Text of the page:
The ball was flying for the woods at the end of the outfield. Joe Ivory, a burly kid who was headed for West Point the following Fall, was sprinting to make the catch. He was running for the forest as if fleeing from civilization.
Ivory reached out his hands as he plunged into the branches and the leaves. He disappeared. Everyone was quiet. Timmy and I were standing in the base path, watching.
A hand reached out from the trees, with the ball. “Caught it!” Ivory shouted, grinning, with blood trickling from his forehead and his knee.
Thunder rumbled from the clouds.
By the end of the seventh inning, Sulloway’s team was up 8-7.
Sulloway was up to bat. A caddie named Doug—so called because he looked like the cartoon character—was playing first base.
Sulloway hit a grounder to the shortstop. The shortstop threw it wide of Doug and Doug stretched for the ball. Sulloway flinched but flinched in the same direction as Doug. Their heads collided. Doug flew back, while Sulloway did a 360Â°, his arms flailing, and fell to the ground, unconscious.
Doug was bleeding from his eye.
“Call his mom!” kids were shouting. We splashed some water on Sulloway and he came to. He looked very confused, inspecting his shirt, the sky, and then the people around him.
“Jesus, Sulloway. It’s just softball,” said Henry O. “C’mon. Help him up. Help him up,” he instructed.
A couple of caddies hoisted Sulloway, walked him to shack, and set him down on a mildewy jean sofa out on the patio.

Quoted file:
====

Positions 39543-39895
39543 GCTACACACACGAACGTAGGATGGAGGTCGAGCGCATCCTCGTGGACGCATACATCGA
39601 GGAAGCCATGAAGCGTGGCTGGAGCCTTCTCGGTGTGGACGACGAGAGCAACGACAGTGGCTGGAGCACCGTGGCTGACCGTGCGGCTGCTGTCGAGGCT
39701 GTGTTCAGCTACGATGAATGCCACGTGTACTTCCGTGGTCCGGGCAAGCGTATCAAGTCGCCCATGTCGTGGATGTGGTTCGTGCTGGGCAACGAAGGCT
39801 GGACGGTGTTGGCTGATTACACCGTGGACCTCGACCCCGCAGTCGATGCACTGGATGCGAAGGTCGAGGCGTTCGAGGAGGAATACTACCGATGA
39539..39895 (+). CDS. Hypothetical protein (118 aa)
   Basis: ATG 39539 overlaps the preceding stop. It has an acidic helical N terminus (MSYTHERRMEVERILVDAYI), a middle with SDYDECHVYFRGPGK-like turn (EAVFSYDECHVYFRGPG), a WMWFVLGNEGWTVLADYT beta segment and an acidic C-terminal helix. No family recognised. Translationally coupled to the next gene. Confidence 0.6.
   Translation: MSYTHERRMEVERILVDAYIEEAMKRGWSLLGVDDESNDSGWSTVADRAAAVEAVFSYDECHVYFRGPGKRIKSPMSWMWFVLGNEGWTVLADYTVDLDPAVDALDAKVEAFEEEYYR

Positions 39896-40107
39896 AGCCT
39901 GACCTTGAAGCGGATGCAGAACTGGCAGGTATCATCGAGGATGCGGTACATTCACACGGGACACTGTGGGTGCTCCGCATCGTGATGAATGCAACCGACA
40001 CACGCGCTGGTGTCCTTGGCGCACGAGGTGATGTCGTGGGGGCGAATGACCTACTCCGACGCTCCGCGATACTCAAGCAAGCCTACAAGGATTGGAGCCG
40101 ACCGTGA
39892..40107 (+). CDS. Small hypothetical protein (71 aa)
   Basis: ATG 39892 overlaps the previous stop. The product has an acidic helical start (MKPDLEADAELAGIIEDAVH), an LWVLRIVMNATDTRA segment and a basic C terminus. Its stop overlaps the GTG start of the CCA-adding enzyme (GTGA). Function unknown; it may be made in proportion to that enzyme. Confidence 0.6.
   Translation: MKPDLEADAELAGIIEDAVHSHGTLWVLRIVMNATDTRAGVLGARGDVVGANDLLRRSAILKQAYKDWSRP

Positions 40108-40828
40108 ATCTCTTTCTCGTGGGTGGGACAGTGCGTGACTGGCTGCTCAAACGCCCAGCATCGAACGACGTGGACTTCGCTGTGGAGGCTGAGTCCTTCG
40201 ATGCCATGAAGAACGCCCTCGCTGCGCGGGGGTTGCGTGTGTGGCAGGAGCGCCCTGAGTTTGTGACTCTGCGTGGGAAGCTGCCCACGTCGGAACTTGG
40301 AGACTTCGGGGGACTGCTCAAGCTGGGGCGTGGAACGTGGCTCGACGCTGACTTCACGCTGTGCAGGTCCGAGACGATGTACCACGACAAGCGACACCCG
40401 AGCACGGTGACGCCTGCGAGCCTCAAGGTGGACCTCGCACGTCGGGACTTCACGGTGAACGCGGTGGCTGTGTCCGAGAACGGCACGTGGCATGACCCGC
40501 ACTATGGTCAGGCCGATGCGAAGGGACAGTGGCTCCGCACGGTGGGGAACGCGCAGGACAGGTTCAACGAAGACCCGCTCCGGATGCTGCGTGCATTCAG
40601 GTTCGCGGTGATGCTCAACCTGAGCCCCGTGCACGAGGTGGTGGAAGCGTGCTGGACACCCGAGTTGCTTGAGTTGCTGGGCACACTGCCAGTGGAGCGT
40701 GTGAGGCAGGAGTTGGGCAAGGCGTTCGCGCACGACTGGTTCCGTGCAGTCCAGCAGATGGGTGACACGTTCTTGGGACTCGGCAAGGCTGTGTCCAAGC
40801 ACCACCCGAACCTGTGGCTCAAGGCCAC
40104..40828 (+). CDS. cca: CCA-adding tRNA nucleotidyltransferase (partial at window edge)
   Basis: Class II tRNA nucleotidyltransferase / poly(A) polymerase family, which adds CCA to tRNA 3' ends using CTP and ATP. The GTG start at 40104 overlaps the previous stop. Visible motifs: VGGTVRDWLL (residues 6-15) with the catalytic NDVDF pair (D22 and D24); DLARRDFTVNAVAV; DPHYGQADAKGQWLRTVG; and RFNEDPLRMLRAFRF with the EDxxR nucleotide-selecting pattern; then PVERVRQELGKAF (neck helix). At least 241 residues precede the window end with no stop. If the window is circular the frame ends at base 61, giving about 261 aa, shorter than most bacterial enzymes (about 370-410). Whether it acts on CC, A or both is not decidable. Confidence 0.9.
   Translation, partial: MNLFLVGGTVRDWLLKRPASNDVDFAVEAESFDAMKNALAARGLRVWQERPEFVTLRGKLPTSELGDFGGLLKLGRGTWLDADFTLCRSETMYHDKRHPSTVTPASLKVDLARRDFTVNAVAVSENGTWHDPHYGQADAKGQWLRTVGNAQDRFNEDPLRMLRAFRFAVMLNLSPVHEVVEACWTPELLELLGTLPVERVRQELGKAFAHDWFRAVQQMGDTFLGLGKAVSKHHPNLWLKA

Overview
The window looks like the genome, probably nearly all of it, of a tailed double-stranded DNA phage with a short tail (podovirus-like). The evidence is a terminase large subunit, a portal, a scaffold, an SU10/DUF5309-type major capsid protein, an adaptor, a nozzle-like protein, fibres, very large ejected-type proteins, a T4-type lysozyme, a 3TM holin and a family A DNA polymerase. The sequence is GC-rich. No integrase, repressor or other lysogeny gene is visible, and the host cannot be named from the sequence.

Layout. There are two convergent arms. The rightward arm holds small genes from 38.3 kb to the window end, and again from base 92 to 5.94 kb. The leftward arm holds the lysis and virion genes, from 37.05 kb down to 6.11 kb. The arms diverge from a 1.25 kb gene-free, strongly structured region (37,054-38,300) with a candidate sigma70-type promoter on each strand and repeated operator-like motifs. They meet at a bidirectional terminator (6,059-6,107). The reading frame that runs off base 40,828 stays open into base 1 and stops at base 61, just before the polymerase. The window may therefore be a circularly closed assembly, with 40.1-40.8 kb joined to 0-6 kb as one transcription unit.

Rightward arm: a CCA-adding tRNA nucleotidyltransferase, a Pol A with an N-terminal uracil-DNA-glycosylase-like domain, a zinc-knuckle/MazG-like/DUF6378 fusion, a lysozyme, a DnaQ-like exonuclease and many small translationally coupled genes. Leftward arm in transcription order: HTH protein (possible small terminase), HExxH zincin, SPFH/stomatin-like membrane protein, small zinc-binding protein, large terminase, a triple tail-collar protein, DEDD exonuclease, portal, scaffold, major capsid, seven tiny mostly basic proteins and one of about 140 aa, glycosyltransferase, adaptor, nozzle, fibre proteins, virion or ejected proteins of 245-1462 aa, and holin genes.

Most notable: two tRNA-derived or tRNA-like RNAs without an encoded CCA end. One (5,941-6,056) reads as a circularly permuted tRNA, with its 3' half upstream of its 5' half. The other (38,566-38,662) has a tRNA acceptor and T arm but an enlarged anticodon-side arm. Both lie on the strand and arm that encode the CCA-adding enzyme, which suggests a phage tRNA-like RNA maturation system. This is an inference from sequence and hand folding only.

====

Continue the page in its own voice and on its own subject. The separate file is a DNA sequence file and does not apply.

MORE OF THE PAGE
The game was paused as Doug’s mom came and took him to the hospital.
There was more thunder and the sky got darker.
The game continued. It was now the top of the ninth inning and you could smell the rain in the air. The score was tied 7-7.
One of the afternoon foursomes had looked at the weather radar and called off their round. They were carrying their clubs back to their cars and saw us still playing softball. They pointed at us and a couple of them stopped to watch.
Mr. Simic came off the driving range and passed through the lot in his golf cart. He drove over to the field to watch, too.
Timmy was up to bat. Lunch Box was pitching. Timmy hit a pop fly that was caught by the second baseman. He cursed loudly, spat on the ground, and jogged back to our makeshift dugout.
I was up to bat. I was getting nervous again and almost whiffed the ball on my first swing. The second pitch was low and I held off. On the third pitch, I connected and hit a line drive into center field.
Ivory went running for it.
Just as he got to the ball, a dark, shaggy coyote trotted out of the woods, carrying something in its mouth.
Ivory got the ball, looked at the coyote, and froze.
Caddies were shouting at Ivory, wondering what he was doing.
The coyote jogged towards the infield, towards Lunch Box, like he had something for him.
The thing in the coyote’s mouth looked furry, and like it had recently been alive.
The coyote approached second base, dropped its victim, and then ran for the woods.
Lunch Box was staring intensely at the corpse. “Bubbly?” he said. Bubbly was—we learned afterwards—the name of his family’s pet shih tzu. His parents’ house was just on the other side of the woods.
It was Bubbly, bloodied and mauled.
There was a bolt of lightning and the golf course’s warning siren blew. A downpour began and everyone ran for cover, except Lunch Box, who was kneeling by Bubbly.
The softball game was left permanently suspended, tied at 7-7.
Lunch Box did not come to caddie the next day. One of the caddies came up to me and sarcastically asked, “So what’d you make of that one, professor?”
Lunch Box and his parents spoke at a town hall meeting that summer, a hearing on the proliferation of coyotes and coyote-related pet fatalities.
The town hired a trapper, and revised its gun laws to allow him to use his shotgun.
Later in the year, Lunch Box brought his new dog with him to the shack, a puppy shih tzu. It was no bigger than the 16’’ softball.